Ben, my lifelong DJ, suggested I take another listen to the song "Rainbow" by Kacey Musgraves. I could not keep the tears from rolling down my face as I listened to the words...
As a family (both immediate and extended to all of you who have walked alongside me), we are not left unaffected by this storm-- but we are through it. Finally.
So today, instead of forever associating St. Patrick's Day with a grim and heartbreaking day that hijacked a full year of my life, I'm able to smile and laugh and look forward to a lighter and brighter future.
And this shirt seemed perfectly appropriate to sum up my year...
The short version:
- Surgery went well.
- Fat-grafting is much more significant recovery-wise than the implant exchange has been so far. I am still very swollen and sore at the fat grafting donor site and where it was injected, but my new breasts and incisions aren't bothering me much at all other than being a little itchy from the surgical tape.
- My arm mobility is almost 100%, although I'm intentionally not over-extending or lifting more than 5lbs to allow my incisions to heal.
- At one week post-exchange surgery I feel more like I did 4 or 5 weeks after my previous surgery, so it's significantly more tolerable this time around.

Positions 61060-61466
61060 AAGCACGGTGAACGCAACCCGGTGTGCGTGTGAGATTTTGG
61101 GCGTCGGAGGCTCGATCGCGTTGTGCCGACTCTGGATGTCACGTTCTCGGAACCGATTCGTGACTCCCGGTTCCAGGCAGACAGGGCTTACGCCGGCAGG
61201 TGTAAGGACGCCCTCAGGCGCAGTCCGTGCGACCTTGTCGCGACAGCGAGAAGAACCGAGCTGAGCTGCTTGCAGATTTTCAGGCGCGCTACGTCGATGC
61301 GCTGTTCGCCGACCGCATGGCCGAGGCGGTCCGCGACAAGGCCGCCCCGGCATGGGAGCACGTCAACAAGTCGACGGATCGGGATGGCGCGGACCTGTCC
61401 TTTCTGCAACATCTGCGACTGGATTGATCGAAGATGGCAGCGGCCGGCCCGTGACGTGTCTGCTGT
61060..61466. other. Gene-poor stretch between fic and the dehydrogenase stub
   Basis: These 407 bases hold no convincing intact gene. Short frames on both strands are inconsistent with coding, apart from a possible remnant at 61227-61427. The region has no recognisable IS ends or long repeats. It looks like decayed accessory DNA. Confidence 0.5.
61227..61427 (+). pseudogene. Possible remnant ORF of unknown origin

The longer version:
Ben and I got to the hospital around 6am on Monday, surgery day. I really wasn't too nervous about the process this time. Just ready to get it done and put it behind me. Surgery day itself is pretty easy for me. I just have to show up. Everyone else is doing all the work!
I brought significantly less stuff with me this time, since I would be going straight home afterward that afternoon--basically just the clothes I was wearing, my phone and my Kindle. I was glad that I brought my book to read while I was waiting back in the pre-op area though, because they didn't let Ben come back there until after I had gotten my IV and talked to the doctor, which was almost two hours after I went back. So, I guess I was pretty chill since I was casually reading fiction while I waited...